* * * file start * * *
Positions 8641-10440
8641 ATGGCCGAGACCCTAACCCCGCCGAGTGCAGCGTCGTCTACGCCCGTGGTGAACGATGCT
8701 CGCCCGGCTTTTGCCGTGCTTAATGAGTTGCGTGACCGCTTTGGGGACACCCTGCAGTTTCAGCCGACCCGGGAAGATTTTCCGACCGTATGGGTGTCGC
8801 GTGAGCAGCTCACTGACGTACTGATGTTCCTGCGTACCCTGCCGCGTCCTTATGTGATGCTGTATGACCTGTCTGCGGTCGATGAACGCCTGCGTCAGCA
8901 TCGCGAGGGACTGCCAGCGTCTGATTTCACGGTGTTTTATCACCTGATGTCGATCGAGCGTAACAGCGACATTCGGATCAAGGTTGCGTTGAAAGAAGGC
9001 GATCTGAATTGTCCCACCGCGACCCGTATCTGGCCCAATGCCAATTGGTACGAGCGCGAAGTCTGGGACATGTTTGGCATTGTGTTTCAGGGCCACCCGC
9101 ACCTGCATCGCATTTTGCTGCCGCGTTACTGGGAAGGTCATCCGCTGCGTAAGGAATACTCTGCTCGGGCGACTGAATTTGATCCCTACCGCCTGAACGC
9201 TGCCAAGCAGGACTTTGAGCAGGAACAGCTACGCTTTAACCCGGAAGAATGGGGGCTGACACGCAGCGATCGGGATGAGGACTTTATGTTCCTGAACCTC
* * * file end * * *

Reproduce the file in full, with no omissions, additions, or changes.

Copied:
Positions 8641-10440
8641 ATGGCCGAGACCCTAACCCCGCCGAGTGCAGCGTCGTCTACGCCCGTGGTGAACGATGCT
8701 CGCCCGGCTTTTGCCGTGCTTAATGAGTTGCGTGACCGCTTTGGGGACACCCTGCAGTTTCAGCCGACCCGGGAAGATTTTCCGACCGTATGGGTGTCGC
8801 GTGAGCAGCTCACTGACGTACTGATGTTCCTGCGTACCCTGCCGCGTCCTTATGTGATGCTGTATGACCTGTCTGCGGTCGATGAACGCCTGCGTCAGCA
8901 TCGCGAGGGACTGCCAGCGTCTGATTTCACGGTGTTTTATCACCTGATGTCGATCGAGCGTAACAGCGACATTCGGATCAAGGTTGCGTTGAAAGAAGGC
9001 GATCTGAATTGTCCCACCGCGACCCGTATCTGGCCCAATGCCAATTGGTACGAGCGCGAAGTCTGGGACATGTTTGGCATTGTGTTTCAGGGCCACCCGC
9101 ACCTGCATCGCATTTTGCTGCCGCGTTACTGGGAAGGTCATCCGCTGCGTAAGGAATACTCTGCTCGGGCGACTGAATTTGATCCCTACCGCCTGAACGC
9201 TGCCAAGCAGGACTTTGAGCAGGAACAGCTACGCTTTAACCCGGAAGAATGGGGGCTGACACGCAGCGATCGGGATGAGGACTTTATGTTCCTGAACCTC